Great Sellers Aren't Born, They're Made | The Financial Technologist

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Download your free copy of the latest Financial Technologist magazine here.Great seller...

Download your free copy of the latest Financial Technologist magazine here.

Great sellers aren’t born. They’re made through a combination of technology-led sales enablement techniques, traditional coaching, and experience. Yet, our 2023 Value of Enablement Report revealed the troubling statistic that 36% of respondents stated their company did not currently offer any form of sales development or coaching.

Any sales-led organisation without effective sales enablement and coaching strategies is leaving money on the table. As industry specialists in this field, we have a front-row seat on what great sales enablement and coaching can do to make tangible, positive impacts on a firm’s sales teams, culture, and bottom line.

In either case, it’s about establishing clear outcomes – creating a concrete vision of success and defining your desired outcomes.

Defining your objectives

Is the objective to improve efficiency, for example, by equipping sales teams with better technologies, tools,
and processes to achieve more in less time? Could there be new and different ways to help them more efficiently navigate customer interactions and increase engagement?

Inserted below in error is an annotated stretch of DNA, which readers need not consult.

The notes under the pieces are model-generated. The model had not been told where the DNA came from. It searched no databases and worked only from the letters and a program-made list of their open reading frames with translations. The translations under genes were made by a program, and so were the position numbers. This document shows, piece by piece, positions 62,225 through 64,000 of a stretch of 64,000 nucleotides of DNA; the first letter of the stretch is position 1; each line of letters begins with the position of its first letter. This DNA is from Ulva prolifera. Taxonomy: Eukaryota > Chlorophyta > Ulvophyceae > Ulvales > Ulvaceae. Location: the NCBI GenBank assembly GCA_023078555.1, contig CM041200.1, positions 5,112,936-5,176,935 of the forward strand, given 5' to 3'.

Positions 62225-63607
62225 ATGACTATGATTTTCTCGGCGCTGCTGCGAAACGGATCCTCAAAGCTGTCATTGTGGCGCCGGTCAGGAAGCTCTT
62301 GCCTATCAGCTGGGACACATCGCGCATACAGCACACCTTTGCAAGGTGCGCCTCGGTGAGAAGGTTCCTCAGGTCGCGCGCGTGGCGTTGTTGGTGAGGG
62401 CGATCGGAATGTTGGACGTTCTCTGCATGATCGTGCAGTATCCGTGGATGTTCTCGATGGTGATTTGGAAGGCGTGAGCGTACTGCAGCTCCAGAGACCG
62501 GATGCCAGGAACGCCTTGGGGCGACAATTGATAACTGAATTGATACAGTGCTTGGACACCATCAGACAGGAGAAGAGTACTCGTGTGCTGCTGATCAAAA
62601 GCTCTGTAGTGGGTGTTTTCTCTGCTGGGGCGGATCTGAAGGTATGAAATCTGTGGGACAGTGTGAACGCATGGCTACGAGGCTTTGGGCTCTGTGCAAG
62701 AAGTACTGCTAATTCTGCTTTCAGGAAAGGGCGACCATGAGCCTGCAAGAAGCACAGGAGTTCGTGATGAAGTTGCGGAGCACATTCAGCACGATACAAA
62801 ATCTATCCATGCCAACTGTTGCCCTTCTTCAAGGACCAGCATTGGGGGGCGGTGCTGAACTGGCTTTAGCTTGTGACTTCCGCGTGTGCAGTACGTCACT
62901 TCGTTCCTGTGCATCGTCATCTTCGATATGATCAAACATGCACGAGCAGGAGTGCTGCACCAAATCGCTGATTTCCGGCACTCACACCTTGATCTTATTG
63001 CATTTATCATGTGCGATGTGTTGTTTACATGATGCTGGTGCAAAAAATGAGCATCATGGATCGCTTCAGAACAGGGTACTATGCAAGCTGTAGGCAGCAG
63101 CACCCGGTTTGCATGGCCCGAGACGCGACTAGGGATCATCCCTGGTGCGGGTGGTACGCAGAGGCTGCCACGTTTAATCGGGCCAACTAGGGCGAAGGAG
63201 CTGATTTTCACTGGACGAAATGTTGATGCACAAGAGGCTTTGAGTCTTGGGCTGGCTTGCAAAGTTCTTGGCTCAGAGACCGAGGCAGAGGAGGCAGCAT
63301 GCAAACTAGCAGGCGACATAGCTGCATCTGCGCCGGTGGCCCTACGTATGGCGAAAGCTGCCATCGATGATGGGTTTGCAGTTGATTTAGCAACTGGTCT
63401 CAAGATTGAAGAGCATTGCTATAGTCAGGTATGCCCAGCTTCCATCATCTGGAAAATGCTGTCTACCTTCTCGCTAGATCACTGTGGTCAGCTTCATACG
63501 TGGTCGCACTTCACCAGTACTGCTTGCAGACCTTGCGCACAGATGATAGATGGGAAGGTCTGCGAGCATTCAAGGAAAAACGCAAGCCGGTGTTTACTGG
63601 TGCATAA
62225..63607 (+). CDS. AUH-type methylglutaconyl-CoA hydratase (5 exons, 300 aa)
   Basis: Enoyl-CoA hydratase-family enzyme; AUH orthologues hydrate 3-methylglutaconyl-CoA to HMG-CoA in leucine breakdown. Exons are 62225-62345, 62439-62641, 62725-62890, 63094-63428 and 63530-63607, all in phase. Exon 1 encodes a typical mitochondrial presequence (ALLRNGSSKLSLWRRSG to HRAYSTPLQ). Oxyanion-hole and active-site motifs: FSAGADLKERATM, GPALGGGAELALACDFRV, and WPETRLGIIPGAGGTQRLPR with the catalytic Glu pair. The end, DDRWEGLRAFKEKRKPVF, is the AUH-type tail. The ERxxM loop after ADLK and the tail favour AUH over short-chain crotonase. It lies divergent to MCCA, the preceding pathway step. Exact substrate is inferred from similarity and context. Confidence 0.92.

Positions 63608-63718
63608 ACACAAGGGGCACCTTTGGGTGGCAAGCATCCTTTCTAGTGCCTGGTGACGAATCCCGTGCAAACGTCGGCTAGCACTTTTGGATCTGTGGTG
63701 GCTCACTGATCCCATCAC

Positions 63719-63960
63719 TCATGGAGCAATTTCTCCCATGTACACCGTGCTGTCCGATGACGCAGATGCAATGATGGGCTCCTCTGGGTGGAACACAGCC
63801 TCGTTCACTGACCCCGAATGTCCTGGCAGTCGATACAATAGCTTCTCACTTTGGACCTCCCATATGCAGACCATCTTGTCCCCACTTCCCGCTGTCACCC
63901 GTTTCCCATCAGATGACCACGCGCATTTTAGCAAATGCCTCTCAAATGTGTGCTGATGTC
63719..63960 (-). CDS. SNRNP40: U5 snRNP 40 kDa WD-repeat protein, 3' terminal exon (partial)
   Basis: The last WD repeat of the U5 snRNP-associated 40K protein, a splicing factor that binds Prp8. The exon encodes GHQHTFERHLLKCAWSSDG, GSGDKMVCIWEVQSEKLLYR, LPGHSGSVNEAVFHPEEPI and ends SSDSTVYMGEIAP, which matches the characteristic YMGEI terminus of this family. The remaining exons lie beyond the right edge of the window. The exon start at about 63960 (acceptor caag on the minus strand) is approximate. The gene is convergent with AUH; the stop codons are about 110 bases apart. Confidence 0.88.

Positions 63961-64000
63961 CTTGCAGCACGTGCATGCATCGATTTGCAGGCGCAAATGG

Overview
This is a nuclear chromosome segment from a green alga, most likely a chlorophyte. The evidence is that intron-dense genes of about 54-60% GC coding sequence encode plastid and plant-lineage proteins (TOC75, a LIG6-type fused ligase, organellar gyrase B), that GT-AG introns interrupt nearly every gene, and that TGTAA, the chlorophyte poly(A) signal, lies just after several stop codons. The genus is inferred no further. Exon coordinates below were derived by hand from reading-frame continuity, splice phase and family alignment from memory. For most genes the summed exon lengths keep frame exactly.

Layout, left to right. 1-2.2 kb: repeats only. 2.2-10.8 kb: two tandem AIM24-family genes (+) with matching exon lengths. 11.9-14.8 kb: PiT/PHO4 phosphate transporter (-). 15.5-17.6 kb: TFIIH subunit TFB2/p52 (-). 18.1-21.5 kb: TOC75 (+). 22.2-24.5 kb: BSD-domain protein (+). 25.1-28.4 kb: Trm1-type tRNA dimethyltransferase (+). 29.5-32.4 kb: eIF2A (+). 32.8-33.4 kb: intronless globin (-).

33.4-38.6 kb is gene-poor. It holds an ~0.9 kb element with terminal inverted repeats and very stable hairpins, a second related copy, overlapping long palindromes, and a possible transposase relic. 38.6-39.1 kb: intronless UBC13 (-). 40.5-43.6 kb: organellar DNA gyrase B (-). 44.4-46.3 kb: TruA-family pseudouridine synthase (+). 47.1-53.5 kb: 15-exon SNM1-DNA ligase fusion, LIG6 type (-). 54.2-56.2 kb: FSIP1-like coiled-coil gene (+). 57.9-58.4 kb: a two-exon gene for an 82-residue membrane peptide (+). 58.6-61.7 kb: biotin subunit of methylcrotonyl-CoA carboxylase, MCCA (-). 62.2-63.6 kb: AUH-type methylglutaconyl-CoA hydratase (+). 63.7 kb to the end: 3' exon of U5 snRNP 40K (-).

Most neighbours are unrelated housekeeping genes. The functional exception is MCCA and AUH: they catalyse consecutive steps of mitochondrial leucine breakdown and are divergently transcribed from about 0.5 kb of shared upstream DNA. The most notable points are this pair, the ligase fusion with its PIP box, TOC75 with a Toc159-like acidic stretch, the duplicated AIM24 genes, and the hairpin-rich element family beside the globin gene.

Our recent survey of 1,200 go-to-market (GTM) professionals found that 76% of people with efficient access to coaching and training content stated it kept them from second-guessing themselves when interacting with customers.

Is your focus on revenue growth from higher average close values (ACV) and stronger lead conversion rates? Is your challenge retention of good sales resources? We ask, because research suggests that individuals who feel ‘invested’ and well-supported by managers and leadership teams are 20% more likely to stay with an organisation.

Evidently, sales enablement and coaching can take many forms and should be made available in multiple channels, including specific enablement technologies and platforms. Our research shows that 79% of people using enablement technologies to access content, information, and coaching agree that it is a critical coaching channel, empowering them to engage with clients from a more confident and informed standpoint.

Tailored sales technology

Technology-first tools like Seismic Learning create an efficient and effective platform for delivering asynchronous sales coaching. Moreover, it collects and

collates feedback to inform data-driven coaching plans and fill identifiable and specific knowledge gaps rather than subjecting everyone to a single, one-size-fits-all solution.

This approach also provides a methodical, considered, and consistent framework for teaching your firm’s sales playbooks to individuals and teams, capturing the correct feedback to inform their development. It’s also a way to let sellers continuously – and privately – refine their craft.

Today’s sales coaching software enables sellers to record and share their latest elevator pitches, for example, and to practice personalised pitches for specific personas. Individuals can practice at a time that works well for them, and managers can evaluate submissions similarly.